Sunday, February 28, 2016
29 Days of Bowie: The Next Day
Released on March 8, 2013 by ISO/Columbia Records, The Next Day is the twenty-fourth studio album by David Bowie marks the British artist’s first album of all-new material in a decade as it explores a variety of ideas as it’s all set in a world of art rock. Produced with Tony Visconti, the album was made in a two-year period in secrecy with several of his collaborators that includes guitarists Earl Slick and Gerry Leonard, bassist Gail Ann Dorsey, and drummers Sterling Campbell and Zachary Alford along with contributions from King Crimson bassist Tony Levin, famed backing vocalist Janice Pendarvis, session guitarist David Torn, and famed brass musician Steve Elson. The album would mark an album that showcases making an unexpected return and making those wanting for more.
The album opener is this mid-up tempo track with driving guitar riffs, walloping yet steady rhythms, wobbly bass lines, and Bowie’s eerie vocals features an element of snarl which relates to the fallacy of faith and its dogmas where it is one of Bowie’s finest singles. Other singles in the electronic-based The Stars (Are Out Tonight) with its upbeat rhythms, charging guitars, and Bowie’s vocals filled with abstract imagery display ideas of space and comfort. The ballad Where Are We Now? that features a somber rhythm, enchanting guitar textures, swooning keyboards, and haunting vocals by Bowie is a song that are quite reflective in terms of its lyrics as it is one of Bowie’s best ballads. The bopping Love is Lost is led by its steady rhythm, warbling guitar textures, and a swooning organ is a song that has Bowie singing about the sense of despair as it one of the darkest songs on the album.
Another single that play into an element of darkness is the driving rocker Valentine’s Day with its mid-tempo yet walloping rhythms, driving guitars, and Bowie’s enchanting vocals as it’s filled with these dark lyrics with violent imagery as it has an element of black comedy. Tracks like the jazz-rock The Dirty Boys with Steve Elson’s warbling baritone saxophones and Earl Slick’s funky guitar flourishes with its bopping rhythm has Bowie sing very nasty and eerie lyrics that display a sense of grit into the sound. The wailing If You Can See Me with its blazing presentation of backing vocals, pulsating drums, charging guitars, and wailing vocals where Bowie does sing to charging lyrics that add to the song’s power. I’d Rather Be High is another mid-tempo track that is led by these wailing guitar riffs, a bopping rhythm, and Bowie’s blazing vocals that play into offbeat lyrics that relate to the experiences of a World War II soldier.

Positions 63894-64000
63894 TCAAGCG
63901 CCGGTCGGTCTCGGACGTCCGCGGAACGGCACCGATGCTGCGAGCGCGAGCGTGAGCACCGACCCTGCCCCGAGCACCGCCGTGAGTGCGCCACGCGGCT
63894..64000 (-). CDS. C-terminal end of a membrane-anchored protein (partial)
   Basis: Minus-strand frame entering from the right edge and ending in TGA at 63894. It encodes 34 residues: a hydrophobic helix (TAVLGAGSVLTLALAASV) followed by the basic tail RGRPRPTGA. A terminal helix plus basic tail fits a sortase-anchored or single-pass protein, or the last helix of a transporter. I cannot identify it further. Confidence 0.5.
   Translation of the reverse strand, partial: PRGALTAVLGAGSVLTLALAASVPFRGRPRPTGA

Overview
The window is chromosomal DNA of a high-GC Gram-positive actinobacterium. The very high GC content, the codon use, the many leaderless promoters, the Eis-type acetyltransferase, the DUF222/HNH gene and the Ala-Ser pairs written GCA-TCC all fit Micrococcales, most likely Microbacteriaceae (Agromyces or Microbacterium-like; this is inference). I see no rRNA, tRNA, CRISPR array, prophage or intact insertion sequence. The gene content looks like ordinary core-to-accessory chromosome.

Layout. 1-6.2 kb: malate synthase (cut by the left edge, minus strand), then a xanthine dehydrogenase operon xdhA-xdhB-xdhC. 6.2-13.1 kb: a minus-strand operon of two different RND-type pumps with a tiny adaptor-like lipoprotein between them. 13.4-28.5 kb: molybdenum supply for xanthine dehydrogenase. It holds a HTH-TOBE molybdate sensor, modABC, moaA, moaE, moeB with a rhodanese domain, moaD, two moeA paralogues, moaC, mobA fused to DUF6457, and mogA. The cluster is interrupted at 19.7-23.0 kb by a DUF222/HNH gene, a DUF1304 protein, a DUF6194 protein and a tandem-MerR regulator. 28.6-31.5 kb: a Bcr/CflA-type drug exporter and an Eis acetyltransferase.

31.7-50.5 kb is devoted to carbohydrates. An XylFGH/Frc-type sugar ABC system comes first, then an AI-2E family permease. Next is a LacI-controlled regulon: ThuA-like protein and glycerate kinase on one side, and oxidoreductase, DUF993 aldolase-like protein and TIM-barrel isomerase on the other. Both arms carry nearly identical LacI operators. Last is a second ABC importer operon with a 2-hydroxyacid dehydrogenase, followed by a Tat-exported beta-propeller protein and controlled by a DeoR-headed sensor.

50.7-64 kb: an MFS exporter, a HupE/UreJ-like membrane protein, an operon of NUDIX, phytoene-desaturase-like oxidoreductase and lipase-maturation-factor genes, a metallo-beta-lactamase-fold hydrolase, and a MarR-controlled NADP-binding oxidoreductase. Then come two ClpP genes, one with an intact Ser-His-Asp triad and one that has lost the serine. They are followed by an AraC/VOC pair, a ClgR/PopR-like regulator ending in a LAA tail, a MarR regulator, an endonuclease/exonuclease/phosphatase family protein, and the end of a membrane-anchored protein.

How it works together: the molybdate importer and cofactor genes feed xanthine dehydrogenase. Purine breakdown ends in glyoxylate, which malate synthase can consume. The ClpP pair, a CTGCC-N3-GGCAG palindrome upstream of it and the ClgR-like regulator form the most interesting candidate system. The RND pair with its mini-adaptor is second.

Boss of Me is a track with bopping rhythms, playful brass arrangements, driving guitars, and Bowie’s wailing vocals as he sings some very playful yet dark lyrics as it showcases his knack of offbeat humor in a complex setting of rock and jazz. Dancing Out of Space is an upbeat song with its swooning synthesizer wails, driving rhythms, and playful guitar riffs as it is a song that Bowie being cool and comical as well as provide some very weird yet fun lyrics. How Does the Grass Grow? is another upbeat song that begins with wailing guitar/synthesizer textures as it then becomes this fast-paced song with a steady, bopping rhythm and Bowie singing some very abstract and offbeat lyrics that are playful but also filled with an element of darkness. The charging rocker (You Will) Set the World on Fire is led by this snarling guitar riffs, Sterling Campbell’s walloping fills, thumping bass lines, and Bowie’s powerful vocals as it features intense and thrilling lyrics.